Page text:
I wasn’t strong enough to make the decision that night, but a few days later my father’s voice urged me to check the post; the postman would bring it in a few minutes. Indeed, the man came and I let him do his thing. I opened the post box straight away. There was a letter from my mother’s brother, which started like every letter he wrote us, but a surprise awaited me in the fourth paragraph. Old age was filling him with afflictions; on top of that, it made him sad to think that he would have to sell the bookshop he had built in Funchal through plenty of sweat and half a century of effort. He had no one but us to leave it to. Why didn’t we come back already? Who better than me to take over? The sum he mentioned as his average monthly earnings was more than my annual salary. To conclude his arguments, he sent a newspaper clipping: there were now more people in Madeira born in Venezuela than Portuguese people living in Venezuela. And not just the children of immigrants. The recent prosperity of the island and the rest of Portugal attracted the usual Africans, but also Asians, Brazilians, venezuelanos.
“‘Stás a ver?”
[“Do you see?”]
Dad read along over my shoulder. I had run out of arguments against him. And then there was the damned name of the bookshop: Esperança [Hope].
“‘Stás a ver?”
[“Do you see?”]
“‘Stou, sim” [“Yes, I see”], I answered him, with no alternative after so many years, and all that was left was packing, explaining to Rui what was happening, drying the tears, visiting cemeteries, getting papers in order, selling furniture, and finding trustworthy neighbors to look after the keys to the apartment until a buyer appeared (very unlikely: one still hasn’t).
It hurt Cecilia’s family to know that Rui was leaving, but my father-in-law confessed that if they could, they would leave too. I didn’t want to deprive him of having his daughter’s tomb nearby. My father, by contrast, urged me to hurry and not leave him buried in that place.
I’d prefer not to record the bureaucratic headaches caused by the international transport of coffins from Caracas.
There’s not much of this story left to tell. The first few months in Funchal weren’t easy for Rui, but children end up adapting to uprooting and languages as quickly as they recover from bangs or falls. My mother has carried on with her life, as her daily quarrels with her husband keep her fit. As for me, I don’t complain. I was a professor and now I’m a bookseller; like before, the job gives me time to write in the evenings. Like everyone, I know that I’m missing something. I try, however, not to complain, or at least not often or not for too long. I once knew Cecilia.
I’m rereading these pages and notice that I express myself as if I hadn’t left Caracas. I think that I’d note my thoughts and digressions in the same way in any corner of the world. But I don’t kid myself, this city never belonged to me. Neither do others. Perhaps that’s why I still write, and in a foreign language.
As for my father, Guilherme, Lourenço or whatever he decides to call himself: one week after returning to his homeland he started to grumble again. He would sit, smoke his pipe, get up, sit down again to read; he would sigh wearily, uncomfortable. He wouldn’t dare say anything to me, perhaps out of fear of my reaction. After a long wait, I recently listened patiently to the phrases he pronounced in a far more polished Spanish than he had ever used in Venezuela. I imagine he will repeat them to me for many years: they are the lines I’m writing here.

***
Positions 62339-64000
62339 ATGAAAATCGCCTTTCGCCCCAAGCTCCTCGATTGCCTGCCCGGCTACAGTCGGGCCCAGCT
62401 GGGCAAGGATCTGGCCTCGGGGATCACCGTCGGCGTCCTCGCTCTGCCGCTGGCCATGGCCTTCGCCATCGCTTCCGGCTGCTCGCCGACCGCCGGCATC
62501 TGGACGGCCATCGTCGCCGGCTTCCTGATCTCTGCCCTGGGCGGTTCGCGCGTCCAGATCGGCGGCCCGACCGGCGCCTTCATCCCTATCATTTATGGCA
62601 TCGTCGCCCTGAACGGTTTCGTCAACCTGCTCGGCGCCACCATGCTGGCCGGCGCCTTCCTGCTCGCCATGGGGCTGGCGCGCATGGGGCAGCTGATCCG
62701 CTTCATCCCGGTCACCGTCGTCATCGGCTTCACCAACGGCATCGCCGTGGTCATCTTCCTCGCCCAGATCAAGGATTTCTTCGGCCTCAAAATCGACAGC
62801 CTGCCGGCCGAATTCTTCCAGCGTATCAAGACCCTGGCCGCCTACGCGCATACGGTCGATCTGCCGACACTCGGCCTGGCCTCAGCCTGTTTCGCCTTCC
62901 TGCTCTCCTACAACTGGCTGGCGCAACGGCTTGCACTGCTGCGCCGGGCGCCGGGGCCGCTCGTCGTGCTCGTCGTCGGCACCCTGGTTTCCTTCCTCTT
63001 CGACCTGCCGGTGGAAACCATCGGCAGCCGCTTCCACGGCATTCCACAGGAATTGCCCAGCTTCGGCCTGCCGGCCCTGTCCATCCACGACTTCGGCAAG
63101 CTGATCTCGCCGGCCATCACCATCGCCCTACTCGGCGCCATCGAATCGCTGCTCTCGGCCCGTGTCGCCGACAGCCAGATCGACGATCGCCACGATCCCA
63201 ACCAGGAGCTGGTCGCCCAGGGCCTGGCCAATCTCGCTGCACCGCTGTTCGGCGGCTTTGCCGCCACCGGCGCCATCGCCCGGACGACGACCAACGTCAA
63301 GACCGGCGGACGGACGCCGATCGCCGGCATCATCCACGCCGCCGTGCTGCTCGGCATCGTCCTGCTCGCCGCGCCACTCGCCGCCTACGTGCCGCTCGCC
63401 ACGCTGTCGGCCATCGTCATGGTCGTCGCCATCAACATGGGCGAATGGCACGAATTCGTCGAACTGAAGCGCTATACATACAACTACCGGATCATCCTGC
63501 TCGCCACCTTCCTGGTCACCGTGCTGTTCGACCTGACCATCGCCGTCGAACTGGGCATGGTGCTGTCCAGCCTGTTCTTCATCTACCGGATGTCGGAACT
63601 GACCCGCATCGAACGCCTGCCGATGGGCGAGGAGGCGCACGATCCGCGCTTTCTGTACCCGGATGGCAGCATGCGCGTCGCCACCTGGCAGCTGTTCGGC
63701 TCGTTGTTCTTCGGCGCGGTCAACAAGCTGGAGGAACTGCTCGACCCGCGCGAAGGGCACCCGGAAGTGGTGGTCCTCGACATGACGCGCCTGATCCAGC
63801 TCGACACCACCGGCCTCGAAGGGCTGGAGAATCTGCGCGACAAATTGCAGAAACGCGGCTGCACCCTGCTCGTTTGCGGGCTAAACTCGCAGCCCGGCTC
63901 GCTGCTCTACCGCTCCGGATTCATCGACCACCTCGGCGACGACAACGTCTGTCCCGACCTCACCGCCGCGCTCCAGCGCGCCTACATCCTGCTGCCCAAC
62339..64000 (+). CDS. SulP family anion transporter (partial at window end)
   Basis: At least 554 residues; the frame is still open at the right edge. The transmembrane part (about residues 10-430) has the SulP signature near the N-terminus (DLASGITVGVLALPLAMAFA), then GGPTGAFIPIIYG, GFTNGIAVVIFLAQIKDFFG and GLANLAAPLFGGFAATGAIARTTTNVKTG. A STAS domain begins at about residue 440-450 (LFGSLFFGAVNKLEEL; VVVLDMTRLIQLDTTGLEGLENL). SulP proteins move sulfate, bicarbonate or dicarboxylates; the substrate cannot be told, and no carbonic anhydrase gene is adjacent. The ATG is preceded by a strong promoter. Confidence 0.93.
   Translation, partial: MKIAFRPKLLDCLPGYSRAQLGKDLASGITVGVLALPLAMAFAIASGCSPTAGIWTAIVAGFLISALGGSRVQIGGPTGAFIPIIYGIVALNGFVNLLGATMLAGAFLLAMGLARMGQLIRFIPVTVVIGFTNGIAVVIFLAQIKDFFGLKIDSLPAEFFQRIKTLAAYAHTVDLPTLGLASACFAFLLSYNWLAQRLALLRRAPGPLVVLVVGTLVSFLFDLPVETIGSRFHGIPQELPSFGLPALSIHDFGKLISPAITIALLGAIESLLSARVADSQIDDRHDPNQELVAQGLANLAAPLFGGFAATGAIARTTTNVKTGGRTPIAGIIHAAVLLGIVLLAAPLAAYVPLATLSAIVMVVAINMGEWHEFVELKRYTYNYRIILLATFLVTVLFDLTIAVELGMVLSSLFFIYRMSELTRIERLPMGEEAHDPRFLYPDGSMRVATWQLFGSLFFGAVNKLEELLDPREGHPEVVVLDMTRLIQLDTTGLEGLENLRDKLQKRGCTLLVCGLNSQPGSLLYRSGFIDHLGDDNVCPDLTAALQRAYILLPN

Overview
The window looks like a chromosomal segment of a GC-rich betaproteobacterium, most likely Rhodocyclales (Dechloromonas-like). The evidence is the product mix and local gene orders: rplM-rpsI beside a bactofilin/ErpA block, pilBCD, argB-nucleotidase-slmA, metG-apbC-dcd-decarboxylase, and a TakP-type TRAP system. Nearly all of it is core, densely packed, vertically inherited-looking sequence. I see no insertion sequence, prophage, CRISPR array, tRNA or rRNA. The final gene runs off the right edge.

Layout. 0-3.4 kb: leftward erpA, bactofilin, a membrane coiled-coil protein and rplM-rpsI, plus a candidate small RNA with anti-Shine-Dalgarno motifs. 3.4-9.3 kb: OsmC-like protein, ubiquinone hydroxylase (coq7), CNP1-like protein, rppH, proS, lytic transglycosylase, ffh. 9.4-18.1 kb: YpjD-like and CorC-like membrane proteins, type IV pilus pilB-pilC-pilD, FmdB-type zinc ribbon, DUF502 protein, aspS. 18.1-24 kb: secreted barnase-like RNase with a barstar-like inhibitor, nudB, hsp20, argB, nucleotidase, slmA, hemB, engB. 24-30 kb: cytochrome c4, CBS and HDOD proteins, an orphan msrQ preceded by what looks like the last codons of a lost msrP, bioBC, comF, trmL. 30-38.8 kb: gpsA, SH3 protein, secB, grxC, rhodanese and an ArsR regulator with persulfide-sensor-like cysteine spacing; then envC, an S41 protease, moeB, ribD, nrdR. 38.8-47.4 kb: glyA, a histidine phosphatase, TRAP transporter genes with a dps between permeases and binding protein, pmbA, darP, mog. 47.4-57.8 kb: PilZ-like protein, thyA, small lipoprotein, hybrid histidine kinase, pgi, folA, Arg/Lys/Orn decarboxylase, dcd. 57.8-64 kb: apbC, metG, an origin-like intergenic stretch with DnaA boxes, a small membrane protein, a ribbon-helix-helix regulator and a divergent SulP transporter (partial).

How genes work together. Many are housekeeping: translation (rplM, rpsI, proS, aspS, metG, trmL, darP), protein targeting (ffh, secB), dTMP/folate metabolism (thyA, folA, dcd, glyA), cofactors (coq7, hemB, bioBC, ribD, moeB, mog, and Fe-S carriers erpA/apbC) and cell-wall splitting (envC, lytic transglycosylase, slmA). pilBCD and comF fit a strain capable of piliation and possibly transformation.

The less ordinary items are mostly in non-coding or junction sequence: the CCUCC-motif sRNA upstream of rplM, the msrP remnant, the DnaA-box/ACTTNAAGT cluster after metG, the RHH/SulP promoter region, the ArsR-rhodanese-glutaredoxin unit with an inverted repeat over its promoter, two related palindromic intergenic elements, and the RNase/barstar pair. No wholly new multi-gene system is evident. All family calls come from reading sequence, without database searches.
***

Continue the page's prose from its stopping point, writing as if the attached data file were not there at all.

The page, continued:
Translated by Katie Brown
Miguel Gomes (1964) is the author of, among others, the works of fiction Visión memorable (Fundarte, 1987); De fantasmas y destierros (Eafit, 2003); Viviana y otras historias del cuerpo (Random House Mondadori, 2006); El hijo y la zorra (Random House Mondadori, 2010); Julieta en su castillo (Artesano, 2012); and Retrato de un caballero (Seix Barral, 2015). He has been the recipient of the Caracas Municipal Prize for Literature and has twice won the yearly short story prize awarded by the Venezuelan newspaper El Nacional. As a critic he has written extensively about the essay in Latin American and about various poets and fiction writers. Since 1989, he lives in the USA, and currently is Board of Trustees Distinguished Professor at the University of Connecticut.
Katie Brown is a Lecturer in Latin American Studies at the University of Exeter. She completed a PhD on "The Contested Values of Literature in the Bolivarian Republic of Venezuela" at King’s College London. With Tim Girven and Montague Kobbe, she co-edited the anthology Crude Words: Contemporary Writing from Venezuela (Ragpicker Press, 2016), for which she translated stories by Rodrigo Blanco Calderón, Héctor Concari, Liliana Lara, Carolina Lozada, Juan Carlos Méndez Guédez and Slavko Zupcic.
The eighth issue of Latin American Literature pays homage to Nicaraguan writer and politician Sergio Ramírez, winner of the 2017 Cervantes Prize and an important voice in a country currently gripped by crisis. We also feature poetry from Octavio Armand, as well as special sections dedicated to four indigenous writers of Mexico and Guatemala, bilingual sci-fi from Worldcon 76, and the poetry of Marosa di Giorgio, Olga Orozco, and Elena Garro.